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Am J Sports Med. 2009 Oct;37(10):2021-7. doi: 10.1177/0363546509336261. Epub 2009 Jun 22.

The docking technique for medial patellofemoral ligament reconstruction: surgical technique and clinical outcome.

Author information

1
Department of Orthopaedic Surgery, Center for Shoulder, Elbow, and Sports Medicine, Columbia University, New York, New York, USA. csa4@columbia.edu

Abstract

BACKGROUND:

Current techniques of medial patellofemoral ligament (MPFL) reconstruction vary with respect to methods of fixation on the femur and the patella. This article presents the outcomes of a surgical technique for reconstruction of the MPFL that uses a soft tissue graft with interference screw fixation on the femur and a docking technique for fixation on the patella.

HYPOTHESIS:

Patients with patellar instability who are treated with the docking technique for MPFL reconstruction will have improvements in knee symptoms and function, with a high percentage achieving good to excellent results at early follow-up.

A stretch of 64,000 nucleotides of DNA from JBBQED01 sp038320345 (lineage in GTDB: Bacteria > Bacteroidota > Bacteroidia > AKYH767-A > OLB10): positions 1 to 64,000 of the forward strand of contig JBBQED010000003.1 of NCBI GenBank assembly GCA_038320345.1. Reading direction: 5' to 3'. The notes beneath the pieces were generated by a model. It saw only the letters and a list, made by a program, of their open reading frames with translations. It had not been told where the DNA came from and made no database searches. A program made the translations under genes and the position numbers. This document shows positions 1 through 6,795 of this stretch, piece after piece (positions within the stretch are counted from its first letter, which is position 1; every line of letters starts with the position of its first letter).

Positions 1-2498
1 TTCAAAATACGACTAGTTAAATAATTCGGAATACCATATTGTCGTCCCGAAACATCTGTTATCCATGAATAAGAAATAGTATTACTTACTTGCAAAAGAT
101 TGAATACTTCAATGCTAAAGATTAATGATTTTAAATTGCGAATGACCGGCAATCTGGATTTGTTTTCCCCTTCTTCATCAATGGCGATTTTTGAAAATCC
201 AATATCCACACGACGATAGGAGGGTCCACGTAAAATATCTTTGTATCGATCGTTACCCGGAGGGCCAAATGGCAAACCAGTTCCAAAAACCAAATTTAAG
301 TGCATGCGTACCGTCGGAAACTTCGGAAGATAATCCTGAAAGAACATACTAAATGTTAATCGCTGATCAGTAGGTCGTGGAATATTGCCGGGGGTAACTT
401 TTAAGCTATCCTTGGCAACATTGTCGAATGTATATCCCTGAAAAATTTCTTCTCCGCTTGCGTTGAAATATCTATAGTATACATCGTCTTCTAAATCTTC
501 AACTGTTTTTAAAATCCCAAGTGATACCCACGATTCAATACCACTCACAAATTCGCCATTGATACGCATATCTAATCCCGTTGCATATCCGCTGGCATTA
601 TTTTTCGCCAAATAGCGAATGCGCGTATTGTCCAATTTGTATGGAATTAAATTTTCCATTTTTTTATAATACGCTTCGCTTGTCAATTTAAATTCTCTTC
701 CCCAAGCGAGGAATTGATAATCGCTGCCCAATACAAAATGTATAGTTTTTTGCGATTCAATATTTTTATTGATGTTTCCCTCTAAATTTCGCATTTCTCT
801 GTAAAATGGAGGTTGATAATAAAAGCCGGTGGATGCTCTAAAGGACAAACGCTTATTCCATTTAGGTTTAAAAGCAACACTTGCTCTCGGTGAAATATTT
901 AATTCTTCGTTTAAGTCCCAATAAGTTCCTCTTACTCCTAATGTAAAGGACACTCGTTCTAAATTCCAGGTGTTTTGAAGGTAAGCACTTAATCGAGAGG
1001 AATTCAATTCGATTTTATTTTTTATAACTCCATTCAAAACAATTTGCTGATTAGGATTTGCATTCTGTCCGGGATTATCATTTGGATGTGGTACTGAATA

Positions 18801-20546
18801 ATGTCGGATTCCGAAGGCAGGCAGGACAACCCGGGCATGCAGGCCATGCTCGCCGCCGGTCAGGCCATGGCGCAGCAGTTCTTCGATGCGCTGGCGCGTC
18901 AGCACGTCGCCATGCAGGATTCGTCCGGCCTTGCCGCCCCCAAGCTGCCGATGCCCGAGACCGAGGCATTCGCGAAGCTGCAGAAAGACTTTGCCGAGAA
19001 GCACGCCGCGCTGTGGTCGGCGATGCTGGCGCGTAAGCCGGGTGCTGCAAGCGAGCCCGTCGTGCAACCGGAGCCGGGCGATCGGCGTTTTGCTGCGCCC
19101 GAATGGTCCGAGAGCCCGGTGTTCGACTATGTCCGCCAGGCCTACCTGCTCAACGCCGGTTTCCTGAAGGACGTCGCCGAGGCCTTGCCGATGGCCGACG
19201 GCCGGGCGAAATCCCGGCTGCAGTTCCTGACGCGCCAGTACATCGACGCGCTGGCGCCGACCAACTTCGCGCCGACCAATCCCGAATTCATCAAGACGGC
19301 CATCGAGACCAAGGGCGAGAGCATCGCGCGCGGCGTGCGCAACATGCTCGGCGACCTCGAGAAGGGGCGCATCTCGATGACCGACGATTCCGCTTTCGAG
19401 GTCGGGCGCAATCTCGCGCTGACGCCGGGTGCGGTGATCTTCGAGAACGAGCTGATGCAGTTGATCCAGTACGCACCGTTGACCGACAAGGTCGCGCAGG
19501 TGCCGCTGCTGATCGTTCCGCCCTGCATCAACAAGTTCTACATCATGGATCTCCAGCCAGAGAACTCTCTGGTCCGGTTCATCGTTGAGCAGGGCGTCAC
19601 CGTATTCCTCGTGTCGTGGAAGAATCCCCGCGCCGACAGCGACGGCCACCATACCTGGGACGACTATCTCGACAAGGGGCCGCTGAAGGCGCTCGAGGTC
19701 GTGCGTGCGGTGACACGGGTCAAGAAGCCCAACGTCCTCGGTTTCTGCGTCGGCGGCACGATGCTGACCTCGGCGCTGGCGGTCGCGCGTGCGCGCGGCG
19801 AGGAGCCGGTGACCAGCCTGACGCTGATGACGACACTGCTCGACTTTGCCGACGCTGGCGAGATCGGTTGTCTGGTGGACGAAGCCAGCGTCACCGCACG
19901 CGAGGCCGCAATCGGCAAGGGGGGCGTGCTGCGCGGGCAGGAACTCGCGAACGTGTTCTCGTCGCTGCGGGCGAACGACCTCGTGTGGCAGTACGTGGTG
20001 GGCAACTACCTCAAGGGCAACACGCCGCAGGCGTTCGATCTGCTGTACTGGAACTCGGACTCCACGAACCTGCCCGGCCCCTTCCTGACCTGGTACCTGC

STUDY DESIGN:

Case series; Level of evidence, 4.

METHODS:

Twenty consecutive patients with patellar instability underwent reconstruction of the MPFL. Patients were evaluated preoperatively and postoperatively by physical and radiographic examination and subjectively with the IKDC (International Knee Documentation Committee), Tegner, Kujala, and Lysholm questionnaires. Nineteen patients underwent magnetic resonance imaging preoperatively.

RESULTS:

The average follow-up was 31 months (range, 24-39). No recurrent episodes of dislocation or subluxation were reported. A firm endpoint to lateral patellar translation was noted in all patients at most recent follow-up. The IKDC subjective knee evaluation score improved from 42 preoperatively to 82 postoperatively (P < .001); Kujala, from 50 to 88 (P < .001); Lysholm, from 50 to 89 (P < .001); and Tegner, from 3.6 to 5.6 (P < .001).

CONCLUSION:

The docking technique for MPFL reconstruction is an effective surgical procedure for the treatment of patellar instability.

PMID:
19546481
DOI:
10.1177/0363546509336261
[Indexed for MEDLINE]

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